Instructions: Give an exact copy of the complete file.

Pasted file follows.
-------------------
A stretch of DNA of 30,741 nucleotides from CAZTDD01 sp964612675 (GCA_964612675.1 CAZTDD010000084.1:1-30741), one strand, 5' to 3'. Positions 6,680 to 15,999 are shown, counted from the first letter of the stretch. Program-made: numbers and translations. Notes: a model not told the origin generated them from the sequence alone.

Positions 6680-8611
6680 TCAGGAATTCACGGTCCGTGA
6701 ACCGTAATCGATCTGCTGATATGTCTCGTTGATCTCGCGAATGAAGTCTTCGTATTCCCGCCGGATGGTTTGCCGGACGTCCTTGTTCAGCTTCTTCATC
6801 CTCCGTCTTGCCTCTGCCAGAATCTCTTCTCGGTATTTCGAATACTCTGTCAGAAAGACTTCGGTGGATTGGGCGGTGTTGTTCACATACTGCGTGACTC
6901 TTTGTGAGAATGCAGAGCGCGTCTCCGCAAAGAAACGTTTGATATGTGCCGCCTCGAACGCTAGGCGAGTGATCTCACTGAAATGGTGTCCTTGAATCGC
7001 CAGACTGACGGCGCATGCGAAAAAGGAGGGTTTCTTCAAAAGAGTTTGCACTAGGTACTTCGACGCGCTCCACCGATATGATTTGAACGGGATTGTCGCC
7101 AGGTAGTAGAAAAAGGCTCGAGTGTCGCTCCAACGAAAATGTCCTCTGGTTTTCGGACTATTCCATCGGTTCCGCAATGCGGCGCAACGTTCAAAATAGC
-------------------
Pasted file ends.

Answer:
A stretch of DNA of 30,741 nucleotides from CAZTDD01 sp964612675 (GCA_964612675.1 CAZTDD010000084.1:1-30741), one strand, 5' to 3'. Positions 6,680 to 15,999 are shown, counted from the first letter of the stretch. Program-made: numbers and translations. Notes: a model not told the origin generated them from the sequence alone.

Positions 6680-8611
6680 TCAGGAATTCACGGTCCGTGA
6701 ACCGTAATCGATCTGCTGATATGTCTCGTTGATCTCGCGAATGAAGTCTTCGTATTCCCGCCGGATGGTTTGCCGGACGTCCTTGTTCAGCTTCTTCATC
6801 CTCCGTCTTGCCTCTGCCAGAATCTCTTCTCGGTATTTCGAATACTCTGTCAGAAAGACTTCGGTGGATTGGGCGGTGTTGTTCACATACTGCGTGACTC
6901 TTTGTGAGAATGCAGAGCGCGTCTCCGCAAAGAAACGTTTGATATGTGCCGCCTCGAACGCTAGGCGAGTGATCTCACTGAAATGGTGTCCTTGAATCGC
7001 CAGACTGACGGCGCATGCGAAAAAGGAGGGTTTCTTCAAAAGAGTTTGCACTAGGTACTTCGACGCGCTCCACCGATATGATTTGAACGGGATTGTCGCC
7101 AGGTAGTAGAAAAAGGCTCGAGTGTCGCTCCAACGAAAATGTCCTCTGGTTTTCGGACTATTCCATCGGTTCCGCAATGCGGCGCAACGTTCAAAATAGC